Thursday, March 12, 2015

Christians in this World

The Epistle of Mathetes to Diognetus was written in the late 2nd century by an unknown disciple, self-described as a "disciple of the apostles" to a Roman teacher who was likely the tutor to Marcus Aurelius. Though an ideal, it is a wonderful description of how Christians can approach their lives in this world - lives lived here but belonging to God.

For Christians are not distinguished from the
rest of mankind either in locality or in speech or in customs. For they dwell not somewhere in cities of their own, neither do they use some different language, nor practise an extraordinary kind of life. Nor again do they possess any invention discovered by any intelligence or study of ingenious men, nor are they masters of any human dogma as some are. But while they dwell in cities of Greeks and barbarians as the lot of each is cast, and follow the native customs in dress and food and the other
arrangements of life, yet the constitution of their
own citizenship, which they set forth, is marvellous,
and confessedly contradicts expectation. They dwell in their own countries, but only as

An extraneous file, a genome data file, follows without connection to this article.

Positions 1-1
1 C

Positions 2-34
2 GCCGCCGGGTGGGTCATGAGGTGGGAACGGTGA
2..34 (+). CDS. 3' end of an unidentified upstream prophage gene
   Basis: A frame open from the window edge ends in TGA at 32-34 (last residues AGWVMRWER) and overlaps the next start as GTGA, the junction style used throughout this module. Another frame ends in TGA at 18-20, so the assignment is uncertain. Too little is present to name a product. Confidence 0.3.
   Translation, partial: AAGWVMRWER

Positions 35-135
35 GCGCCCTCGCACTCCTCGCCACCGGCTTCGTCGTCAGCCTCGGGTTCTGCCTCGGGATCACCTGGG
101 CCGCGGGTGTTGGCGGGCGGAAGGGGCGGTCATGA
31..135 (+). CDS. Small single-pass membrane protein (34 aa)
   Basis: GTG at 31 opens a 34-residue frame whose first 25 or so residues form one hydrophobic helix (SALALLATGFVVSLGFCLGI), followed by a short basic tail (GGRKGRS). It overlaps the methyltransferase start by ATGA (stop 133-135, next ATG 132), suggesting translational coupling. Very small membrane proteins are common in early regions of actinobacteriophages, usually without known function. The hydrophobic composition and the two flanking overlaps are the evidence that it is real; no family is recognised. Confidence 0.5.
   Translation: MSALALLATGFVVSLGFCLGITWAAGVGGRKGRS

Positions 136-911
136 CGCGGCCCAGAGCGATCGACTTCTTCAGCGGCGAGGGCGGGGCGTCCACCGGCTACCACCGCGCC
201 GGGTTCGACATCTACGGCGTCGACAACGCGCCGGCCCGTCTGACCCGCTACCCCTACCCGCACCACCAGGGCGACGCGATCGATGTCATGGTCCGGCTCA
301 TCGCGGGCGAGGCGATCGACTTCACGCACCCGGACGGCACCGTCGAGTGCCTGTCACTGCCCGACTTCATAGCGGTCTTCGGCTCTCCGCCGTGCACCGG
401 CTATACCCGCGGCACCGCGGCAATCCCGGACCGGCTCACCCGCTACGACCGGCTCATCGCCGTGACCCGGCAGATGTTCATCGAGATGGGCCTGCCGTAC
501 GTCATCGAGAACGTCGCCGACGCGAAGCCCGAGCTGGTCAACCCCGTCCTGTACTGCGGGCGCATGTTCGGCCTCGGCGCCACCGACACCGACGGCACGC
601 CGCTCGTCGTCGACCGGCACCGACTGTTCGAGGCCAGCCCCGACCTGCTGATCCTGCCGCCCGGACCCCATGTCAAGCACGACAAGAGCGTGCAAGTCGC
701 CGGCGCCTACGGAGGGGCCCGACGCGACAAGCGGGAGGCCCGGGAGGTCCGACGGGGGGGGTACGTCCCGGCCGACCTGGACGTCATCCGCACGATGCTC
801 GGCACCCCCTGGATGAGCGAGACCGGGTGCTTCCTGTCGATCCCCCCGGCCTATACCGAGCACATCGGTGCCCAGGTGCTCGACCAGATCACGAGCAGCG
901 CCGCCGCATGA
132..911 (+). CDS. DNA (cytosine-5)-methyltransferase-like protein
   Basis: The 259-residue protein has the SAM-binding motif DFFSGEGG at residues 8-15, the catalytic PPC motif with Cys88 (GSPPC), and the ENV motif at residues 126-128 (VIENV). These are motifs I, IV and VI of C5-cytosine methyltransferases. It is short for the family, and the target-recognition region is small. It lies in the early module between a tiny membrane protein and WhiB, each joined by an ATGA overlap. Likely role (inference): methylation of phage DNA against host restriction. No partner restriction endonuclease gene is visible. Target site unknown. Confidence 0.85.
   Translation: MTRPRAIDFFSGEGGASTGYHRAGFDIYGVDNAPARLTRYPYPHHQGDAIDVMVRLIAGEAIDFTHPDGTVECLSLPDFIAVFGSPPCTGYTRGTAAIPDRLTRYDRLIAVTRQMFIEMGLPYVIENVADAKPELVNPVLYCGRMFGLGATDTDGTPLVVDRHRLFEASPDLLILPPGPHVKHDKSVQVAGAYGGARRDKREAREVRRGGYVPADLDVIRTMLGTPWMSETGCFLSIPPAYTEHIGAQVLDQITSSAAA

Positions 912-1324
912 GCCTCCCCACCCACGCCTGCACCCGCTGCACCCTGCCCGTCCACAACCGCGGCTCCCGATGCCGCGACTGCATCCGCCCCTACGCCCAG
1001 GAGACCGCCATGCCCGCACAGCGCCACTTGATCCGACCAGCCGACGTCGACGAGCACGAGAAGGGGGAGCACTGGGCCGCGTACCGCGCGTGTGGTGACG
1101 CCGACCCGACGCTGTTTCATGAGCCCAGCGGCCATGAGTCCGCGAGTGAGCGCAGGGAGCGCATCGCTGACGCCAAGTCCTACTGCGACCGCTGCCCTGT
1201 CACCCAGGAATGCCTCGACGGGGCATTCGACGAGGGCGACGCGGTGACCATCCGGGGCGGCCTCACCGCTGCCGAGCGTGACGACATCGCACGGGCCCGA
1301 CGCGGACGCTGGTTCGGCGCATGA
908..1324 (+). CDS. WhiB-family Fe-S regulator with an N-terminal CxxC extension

sojourners; they bear their share in all things as
citizens, and they endure all hardships as strangers.
Every foreign country is a fatherland to them, and
every fatherland is foreign. They marry like all other men and they beget
children; but they do not cast away their offspring. They have their meals in common, but not their
wives. They find themselves in the flesh, and yet they
live not after the flesh. Their existence is on earth, but their
citizenship is in heaven. They obey the established laws, and they
surpass the laws in their own lives. They love all men, and they are persecuted by
all. They are ignored, and yet they are condemned.
They are put to death, and yet they are endued with
life. They are in beggary, and yet they make many
rich. They are in want of all things, and yet they
abound in all things. They are dishonoured, and yet they are
glorified in their dishonour. They are evil spoken of,
and yet they are vindicated. They are reviled, and they bless; they are
insulted, and they respect. Doing good they are punished as evil-doers;
being punished they rejoice, as if they were thereby
quickened by life. War is waged against them as aliens by the
Jews, and persecution is carried on against them by
the Greeks, and yet those that hate them cannot tell
the reason of their hostility.

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